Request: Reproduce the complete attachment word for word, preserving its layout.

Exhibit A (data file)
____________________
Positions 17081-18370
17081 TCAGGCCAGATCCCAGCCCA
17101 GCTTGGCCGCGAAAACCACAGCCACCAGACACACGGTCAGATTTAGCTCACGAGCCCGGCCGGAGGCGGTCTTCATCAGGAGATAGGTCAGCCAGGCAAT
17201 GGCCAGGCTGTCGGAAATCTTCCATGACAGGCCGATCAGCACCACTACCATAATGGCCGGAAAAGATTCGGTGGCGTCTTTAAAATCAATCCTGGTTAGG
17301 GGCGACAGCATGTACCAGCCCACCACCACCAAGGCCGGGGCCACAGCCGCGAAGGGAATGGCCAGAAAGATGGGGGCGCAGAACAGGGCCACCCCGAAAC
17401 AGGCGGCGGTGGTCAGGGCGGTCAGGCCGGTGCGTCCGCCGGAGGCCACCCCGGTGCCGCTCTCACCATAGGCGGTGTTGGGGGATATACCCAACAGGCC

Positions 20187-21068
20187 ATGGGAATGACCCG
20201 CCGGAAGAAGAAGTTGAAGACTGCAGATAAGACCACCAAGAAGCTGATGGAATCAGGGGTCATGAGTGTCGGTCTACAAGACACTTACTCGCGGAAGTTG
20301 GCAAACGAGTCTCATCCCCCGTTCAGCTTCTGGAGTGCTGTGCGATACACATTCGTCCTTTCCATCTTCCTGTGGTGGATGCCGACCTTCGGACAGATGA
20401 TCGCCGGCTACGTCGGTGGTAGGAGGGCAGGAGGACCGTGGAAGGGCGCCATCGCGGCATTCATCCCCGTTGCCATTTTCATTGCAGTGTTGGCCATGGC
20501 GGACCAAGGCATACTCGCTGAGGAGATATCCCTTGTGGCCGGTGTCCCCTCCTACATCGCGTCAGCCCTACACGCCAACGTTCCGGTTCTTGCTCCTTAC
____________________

Positions 17081-18370
17081 TCAGGCCAGATCCCAGCCCA
17101 GCTTGGCCGCGAAAACCACAGCCACCAGACACACGGTCAGATTTAGCTCACGAGCCCGGCCGGAGGCGGTCTTCATCAGGAGATAGGTCAGCCAGGCAAT
17201 GGCCAGGCTGTCGGAAATCTTCCATGACAGGCCGATCAGCACCACTACCATAATGGCCGGAAAAGATTCGGTGGCGTCTTTAAAATCAATCCTGGTTAGG
17301 GGCGACAGCATGTACCAGCCCACCACCACCAAGGCCGGGGCCACAGCCGCGAAGGGAATGGCCAGAAAGATGGGGGCGCAGAACAGGGCCACCCCGAAAC
17401 AGGCGGCGGTGGTCAGGGCGGTCAGGCCGGTGCGTCCGCCGGAGGCCACCCCGGTGCCGCTCTCACCATAGGCGGTGTTGGGGGATATACCCAACAGGCC

Positions 20187-21068
20187 ATGGGAATGACCCG
20201 CCGGAAGAAGAAGTTGAAGACTGCAGATAAGACCACCAAGAAGCTGATGGAATCAGGGGTCATGAGTGTCGGTCTACAAGACACTTACTCGCGGAAGTTG
20301 GCAAACGAGTCTCATCCCCCGTTCAGCTTCTGGAGTGCTGTGCGATACACATTCGTCCTTTCCATCTTCCTGTGGTGGATGCCGACCTTCGGACAGATGA
20401 TCGCCGGCTACGTCGGTGGTAGGAGGGCAGGAGGACCGTGGAAGGGCGCCATCGCGGCATTCATCCCCGTTGCCATTTTCATTGCAGTGTTGGCCATGGC
20501 GGACCAAGGCATACTCGCTGAGGAGATATCCCTTGTGGCCGGTGTCCCCTCCTACATCGCGTCAGCCCTACACGCCAACGTTCCGGTTCTTGCTCCTTAC